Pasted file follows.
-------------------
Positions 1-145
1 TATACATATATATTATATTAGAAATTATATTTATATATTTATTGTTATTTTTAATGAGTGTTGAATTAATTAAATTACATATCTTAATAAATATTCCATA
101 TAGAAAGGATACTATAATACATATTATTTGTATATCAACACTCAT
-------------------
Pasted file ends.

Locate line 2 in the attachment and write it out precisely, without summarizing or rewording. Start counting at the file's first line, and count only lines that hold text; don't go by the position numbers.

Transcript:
1 TATACATATATATTATATTAGAAATTATATTTATATATTTATTGTTATTTTTAATGAGTGTTGAATTAATTAAATTACATATCTTAATAAATATTCCATA